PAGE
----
Dual Party eDiscovery

By October 23, 2018eDiscovery, Litigation

The use of digital forensic experts and vendors is a common and often vital part of litigation. Traditionally, each party may hire their own expert to conduct work on their behalf. Each expert will typically perform a forensic collection of the data, conduct an independent analysis, and relay the results to the respective party. This approach works, but often means there will be duplicative work, delays, and increased cost of overall discovery. A dual party engagement is a fresh alternative that can be arranged to mitigate or eliminate some of the downsides of the traditional approach. However, there are several key considerations before deciding which is best for your case.

Verifiable and Repeatable Processes

It is helpful to have a baseline knowledge and appreciation of the nature of true digital forensic processes. Operations performed according to stringent digital forensic standards are verifiable and repeatable, regardless of the expert used. Simply put, this means that a forensic collection completed by one qualified expert will produce the same outcome that it would if it were completed by another qualified expert. This universal standard for digital forensics, when truly appreciated, tends to increase the comfort level between contentious parties.

Issues with the Status Quo

When each party retains a digital forensics expert, each expert will often be working with the same set of data. In most cases, the data under examination or subject to review is from a computer or smartphone. Each expert will conduct his or her analysis and relay the results to the hiring party. Those results may also be disclosed to the opposing party as part of a production, testimony, or otherwise.

If there is a set of stipulated keywords or an analysis protocol that has been agreed upon by the parties, the issue of duplicative work is often compounded. Both experts may indeed be conducting the same examination, running the same keyword searches, and arriving at the same results. This duplication of work is problematic for two reasons: it increases the overall cost of the litigation and it can also extend the amount of time required for discovery. If one party’s expert has a larger backlog or fewer resources than the other, the examination results may be delivered to each party at significantly different times.

Advantages of Coordination

Coordination between two parties with respect to retaining a digital forensics expert alleviates many of the issues encountered when each party retains their own expert. If a dual party engagement is to be arranged, both parties need to agree on the following, at a minimum:

  • The expert or third-party vendor to use
  • The specific tasks contemplated by the agreement (conducting the collections, keyword searches and/or examination of the data)
  • The protocol for communication that will be used by all parties
  • How the responsibility for payment will be assigned.

Dual party engagements help to ensure that both parties agree on the type of analysis to be conducted, keyword lists to be used, how the results of the search and examination are to be disseminated, and any other factors that are important to the matter. In some cases, the results of the search and examination are disclosed to both parties simultaneously. In other cases, deadlines are put into place to govern the production of documents after both parties review for privilege.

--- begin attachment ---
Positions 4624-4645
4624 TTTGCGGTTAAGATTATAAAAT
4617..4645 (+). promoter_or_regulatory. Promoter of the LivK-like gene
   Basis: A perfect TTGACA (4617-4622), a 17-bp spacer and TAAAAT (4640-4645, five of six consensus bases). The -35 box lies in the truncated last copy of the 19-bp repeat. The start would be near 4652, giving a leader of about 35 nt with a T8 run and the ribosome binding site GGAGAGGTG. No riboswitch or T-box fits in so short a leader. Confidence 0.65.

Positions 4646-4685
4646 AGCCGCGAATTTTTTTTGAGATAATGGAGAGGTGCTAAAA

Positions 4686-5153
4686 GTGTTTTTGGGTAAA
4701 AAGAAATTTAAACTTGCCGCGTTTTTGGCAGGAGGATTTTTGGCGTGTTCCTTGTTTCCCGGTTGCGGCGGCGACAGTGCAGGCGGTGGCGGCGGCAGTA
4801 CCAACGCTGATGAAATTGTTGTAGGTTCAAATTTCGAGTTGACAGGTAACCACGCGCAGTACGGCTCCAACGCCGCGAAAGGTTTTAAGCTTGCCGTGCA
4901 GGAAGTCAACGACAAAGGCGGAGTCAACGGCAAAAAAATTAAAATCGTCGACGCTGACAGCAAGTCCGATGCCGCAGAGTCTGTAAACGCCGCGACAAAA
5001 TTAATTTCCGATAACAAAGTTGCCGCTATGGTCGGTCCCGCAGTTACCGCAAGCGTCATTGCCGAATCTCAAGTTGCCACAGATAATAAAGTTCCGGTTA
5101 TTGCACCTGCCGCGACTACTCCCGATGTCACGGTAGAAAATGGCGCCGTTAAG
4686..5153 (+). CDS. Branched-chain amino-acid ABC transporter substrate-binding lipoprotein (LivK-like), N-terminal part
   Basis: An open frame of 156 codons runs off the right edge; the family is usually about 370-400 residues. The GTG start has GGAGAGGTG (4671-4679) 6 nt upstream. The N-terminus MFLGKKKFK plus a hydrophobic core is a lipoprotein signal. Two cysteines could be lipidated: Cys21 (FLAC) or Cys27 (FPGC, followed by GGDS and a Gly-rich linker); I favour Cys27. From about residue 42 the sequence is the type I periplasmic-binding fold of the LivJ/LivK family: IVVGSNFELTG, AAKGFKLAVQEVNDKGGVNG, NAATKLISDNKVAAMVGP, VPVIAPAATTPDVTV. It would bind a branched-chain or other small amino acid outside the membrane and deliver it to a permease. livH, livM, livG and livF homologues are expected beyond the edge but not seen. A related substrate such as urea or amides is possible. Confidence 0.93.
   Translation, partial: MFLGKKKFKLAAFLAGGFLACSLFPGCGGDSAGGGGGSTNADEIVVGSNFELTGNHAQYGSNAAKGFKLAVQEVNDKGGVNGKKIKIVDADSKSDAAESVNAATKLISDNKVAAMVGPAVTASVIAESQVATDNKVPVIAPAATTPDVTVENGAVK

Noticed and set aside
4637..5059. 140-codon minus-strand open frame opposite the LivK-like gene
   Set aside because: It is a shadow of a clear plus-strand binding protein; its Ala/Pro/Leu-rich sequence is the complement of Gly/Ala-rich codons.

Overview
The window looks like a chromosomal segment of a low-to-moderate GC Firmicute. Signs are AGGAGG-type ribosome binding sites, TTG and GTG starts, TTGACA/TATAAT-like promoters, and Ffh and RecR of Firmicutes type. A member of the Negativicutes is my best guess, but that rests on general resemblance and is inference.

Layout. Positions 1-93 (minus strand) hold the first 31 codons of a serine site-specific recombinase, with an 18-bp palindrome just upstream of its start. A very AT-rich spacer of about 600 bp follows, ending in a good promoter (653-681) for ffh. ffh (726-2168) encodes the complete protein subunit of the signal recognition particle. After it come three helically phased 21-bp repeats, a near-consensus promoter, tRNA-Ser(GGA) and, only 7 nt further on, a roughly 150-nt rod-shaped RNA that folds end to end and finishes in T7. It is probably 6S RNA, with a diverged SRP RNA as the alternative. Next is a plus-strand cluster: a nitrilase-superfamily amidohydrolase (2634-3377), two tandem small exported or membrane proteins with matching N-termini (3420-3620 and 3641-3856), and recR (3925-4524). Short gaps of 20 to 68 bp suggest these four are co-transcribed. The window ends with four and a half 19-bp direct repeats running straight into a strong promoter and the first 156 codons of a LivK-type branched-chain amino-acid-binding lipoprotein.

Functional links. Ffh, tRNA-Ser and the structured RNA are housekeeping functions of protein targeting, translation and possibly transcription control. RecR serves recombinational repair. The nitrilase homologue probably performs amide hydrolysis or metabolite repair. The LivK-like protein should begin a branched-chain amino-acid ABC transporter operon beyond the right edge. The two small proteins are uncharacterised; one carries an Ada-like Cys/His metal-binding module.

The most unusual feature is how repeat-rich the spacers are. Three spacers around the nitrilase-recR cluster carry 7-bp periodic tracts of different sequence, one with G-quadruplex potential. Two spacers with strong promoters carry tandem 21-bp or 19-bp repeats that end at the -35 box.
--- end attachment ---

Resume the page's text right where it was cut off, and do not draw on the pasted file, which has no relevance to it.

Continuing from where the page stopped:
The specifications of a dual party engagement are limited only by the flexibility of the parties. Dual party engagements allow for the analysis, searching, and other related tasks to be performed once and disseminated to both parties. This arrangement reduces the overall cost of litigation as compared to two independent experts conducting the same analysis for their retaining party. When the results are provided to both parties at the same time, neither party is disadvantaged by the delivery time of the results.

Considerations for Dual Party Engagements

While dual party engagements solve a number of issues faced by traditional engagements, there are some important considerations that the parties must weigh before going this route.

  • Are both parties comfortable with the expert’s qualifications and prior work? If both sides have previously worked with the expert, they are much more likely to have a greater comfort level with the expert and his or her ability.
  • Having a qualified expert is critically important since both sides could be relying on the results produced by the expert.
  • Dual Party engagement does not preclude one or both of the parties from arranging a third-party review of the results.

Another consideration that demands careful forethought in dual party engagements is the impact of the communication and delivery protocol.

  • If both parties are to receive the analysis results simultaneously, the results cannot be examined or redacted by one party prior to disclosing to the other party.
  • If any type of review or redaction may be necessary prior to one of the party’s review, the manner of delivery will need to be detailed in the dual party engagement letter.

In many cases, each party will review the searching and analysis results of their own data for privilege prior to approving the release to the opposing party. This is easily accomplished, but should be addressed in the contract to ensure both parties agree on the delivery protocol.

Conclusion

The dual party engagement approach is increasing in popularity as practitioners become more comfortable with the concepts and techniques employed by forensic experts during electronic discovery. These practitioners have come to recognize the inherent safeguards afforded by a trusted digital forensic expert and welcome the cost and time savings benefits of dual engagements.

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